2 Kings 2 this morning--on the road with Elisha and Elijah, just before Elijah ascended to heaven.
Something important and fitting strikes me today...today of all days, considering tomorrow's date.
Elisha somehow knew at Bethel, at Jericho, at the Jordan that Elijah was going to be taken that day, and it took him those several stops to prepare himself. "As surely as the Lord lives and as you live, I will not leave you," he told Elijah. And he was allowed to stay with his spiritual father/ prophetic master. He keeps pressing to walk on, to keep walking, to continue the journey for just one more stop. See, once in a great while we get a warning about the transitions in life, a time of preparation that we need, even when we don't really want to face the loss. I had a warning like Elisha's once--on the drive out to the farm the week Dad was lying in the hospital in Pullman. It broke my heart and prepared me all at once...
I just went and found what I wrote in my journal about the experience...
August 23, 1997
"I drove out to the farm Wednesday night and screamed aloud at God, "Please don't let my Daddy die!" and suddenly there in the car with me, right in my shrieking tears, was God. "I know exactly how you feel," I heard, as if He'd spoken out-loud, in the quiet, though I didn't feel quiet at all. And then I was, quiet, that is, because He was there and reminding me that He knows what it is to lose to death someone beloved, to be unable to stop that death from coming. I was frozen, though I was speeding through the night, and then the scream rose again in my throat, because I am sure now, sure of all that He is saying. Not only that He understands, though that comforts, but that Dad will die of this. It's what I dare not say, but I know it, and hate knowing it as I sit here in this hospital room next to my living, breathing, teasing Dad. Please, Lord, please tell me something different. Not this, please, anything but this. Just a little longer...Rationally I know there will never be enough time, that I will always ask for a little longer, but emotionally I still ask for it.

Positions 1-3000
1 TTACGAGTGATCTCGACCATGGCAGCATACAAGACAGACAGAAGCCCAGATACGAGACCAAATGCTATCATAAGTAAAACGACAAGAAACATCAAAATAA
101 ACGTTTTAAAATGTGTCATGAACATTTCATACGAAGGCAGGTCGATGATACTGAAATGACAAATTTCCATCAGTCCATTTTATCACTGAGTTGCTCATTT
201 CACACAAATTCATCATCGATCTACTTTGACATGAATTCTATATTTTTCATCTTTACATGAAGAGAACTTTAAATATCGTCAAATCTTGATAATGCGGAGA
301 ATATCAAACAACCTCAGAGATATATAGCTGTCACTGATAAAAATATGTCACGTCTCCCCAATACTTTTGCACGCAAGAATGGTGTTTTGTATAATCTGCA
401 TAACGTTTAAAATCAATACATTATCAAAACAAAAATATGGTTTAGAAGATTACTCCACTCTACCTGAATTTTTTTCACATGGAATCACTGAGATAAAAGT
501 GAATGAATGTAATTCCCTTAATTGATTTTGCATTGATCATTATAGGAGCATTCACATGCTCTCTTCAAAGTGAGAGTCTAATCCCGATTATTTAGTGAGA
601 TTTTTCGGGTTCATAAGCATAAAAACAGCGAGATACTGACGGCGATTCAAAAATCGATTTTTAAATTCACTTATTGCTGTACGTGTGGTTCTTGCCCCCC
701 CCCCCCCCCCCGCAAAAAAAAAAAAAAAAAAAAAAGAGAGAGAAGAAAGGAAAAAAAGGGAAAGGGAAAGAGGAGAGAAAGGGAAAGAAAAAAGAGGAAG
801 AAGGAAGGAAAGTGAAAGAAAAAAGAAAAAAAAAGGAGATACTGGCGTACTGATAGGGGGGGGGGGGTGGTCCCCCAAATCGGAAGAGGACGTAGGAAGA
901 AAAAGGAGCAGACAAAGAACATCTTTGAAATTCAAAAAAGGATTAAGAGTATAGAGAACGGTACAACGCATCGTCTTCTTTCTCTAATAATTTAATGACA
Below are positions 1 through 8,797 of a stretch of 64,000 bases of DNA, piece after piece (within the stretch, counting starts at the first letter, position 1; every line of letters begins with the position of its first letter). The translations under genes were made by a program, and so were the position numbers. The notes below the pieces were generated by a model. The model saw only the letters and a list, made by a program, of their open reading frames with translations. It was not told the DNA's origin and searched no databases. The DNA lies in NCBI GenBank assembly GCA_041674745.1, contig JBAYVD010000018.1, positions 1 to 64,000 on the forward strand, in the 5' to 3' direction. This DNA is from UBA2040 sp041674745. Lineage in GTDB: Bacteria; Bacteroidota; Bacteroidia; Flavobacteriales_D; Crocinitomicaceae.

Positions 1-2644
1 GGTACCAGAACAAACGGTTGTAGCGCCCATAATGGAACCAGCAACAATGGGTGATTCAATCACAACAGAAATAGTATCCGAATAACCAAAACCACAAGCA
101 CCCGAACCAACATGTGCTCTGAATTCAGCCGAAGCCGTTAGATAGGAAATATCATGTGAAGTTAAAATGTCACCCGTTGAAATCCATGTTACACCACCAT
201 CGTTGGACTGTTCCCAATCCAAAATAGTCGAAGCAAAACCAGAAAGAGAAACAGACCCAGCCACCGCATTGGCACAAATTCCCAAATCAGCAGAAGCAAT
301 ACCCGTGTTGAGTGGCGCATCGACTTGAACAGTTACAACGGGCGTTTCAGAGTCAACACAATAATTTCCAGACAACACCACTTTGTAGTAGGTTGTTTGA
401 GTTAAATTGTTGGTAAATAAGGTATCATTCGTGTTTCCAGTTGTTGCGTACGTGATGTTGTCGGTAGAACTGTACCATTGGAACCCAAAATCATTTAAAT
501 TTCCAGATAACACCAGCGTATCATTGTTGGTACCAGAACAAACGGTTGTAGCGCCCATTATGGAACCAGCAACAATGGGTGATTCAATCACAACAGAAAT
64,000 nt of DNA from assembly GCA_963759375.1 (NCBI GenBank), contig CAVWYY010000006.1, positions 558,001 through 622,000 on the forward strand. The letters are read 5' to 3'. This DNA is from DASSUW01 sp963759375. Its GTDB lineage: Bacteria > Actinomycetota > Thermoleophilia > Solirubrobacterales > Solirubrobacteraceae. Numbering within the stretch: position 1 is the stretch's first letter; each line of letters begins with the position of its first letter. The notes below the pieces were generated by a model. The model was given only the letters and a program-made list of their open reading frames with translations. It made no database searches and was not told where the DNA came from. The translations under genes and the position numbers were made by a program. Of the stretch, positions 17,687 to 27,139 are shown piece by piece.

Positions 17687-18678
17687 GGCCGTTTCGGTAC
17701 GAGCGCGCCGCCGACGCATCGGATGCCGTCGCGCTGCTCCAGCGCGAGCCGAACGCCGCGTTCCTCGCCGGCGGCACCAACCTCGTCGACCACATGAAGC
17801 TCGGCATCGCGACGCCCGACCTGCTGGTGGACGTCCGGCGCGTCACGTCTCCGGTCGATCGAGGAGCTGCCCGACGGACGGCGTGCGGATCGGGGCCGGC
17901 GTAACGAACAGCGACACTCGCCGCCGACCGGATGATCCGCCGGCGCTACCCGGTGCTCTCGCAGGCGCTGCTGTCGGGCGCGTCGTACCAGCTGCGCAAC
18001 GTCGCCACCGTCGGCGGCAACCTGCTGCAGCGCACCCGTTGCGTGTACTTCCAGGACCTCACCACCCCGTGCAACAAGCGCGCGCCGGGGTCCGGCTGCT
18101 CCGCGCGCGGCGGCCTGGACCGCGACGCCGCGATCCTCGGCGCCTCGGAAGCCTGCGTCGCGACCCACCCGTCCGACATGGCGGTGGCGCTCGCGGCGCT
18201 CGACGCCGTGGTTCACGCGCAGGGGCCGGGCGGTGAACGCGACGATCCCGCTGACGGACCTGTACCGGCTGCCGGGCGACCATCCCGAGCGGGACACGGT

And yet, here I understand, finally. Gethsemane. Praying in the garden. Knowing what lies ahead. "Please take this cup from me, take this cup from Dad." And yet, side-by-side with that bleeding, sweating, depths pf my soul-plea, I whisper in the dark of this room, where he sleeps, so close I can put my hand on his arm. Oh, I don't want to say it, but I must. The core of obedience. "Not my will, but yours...be done."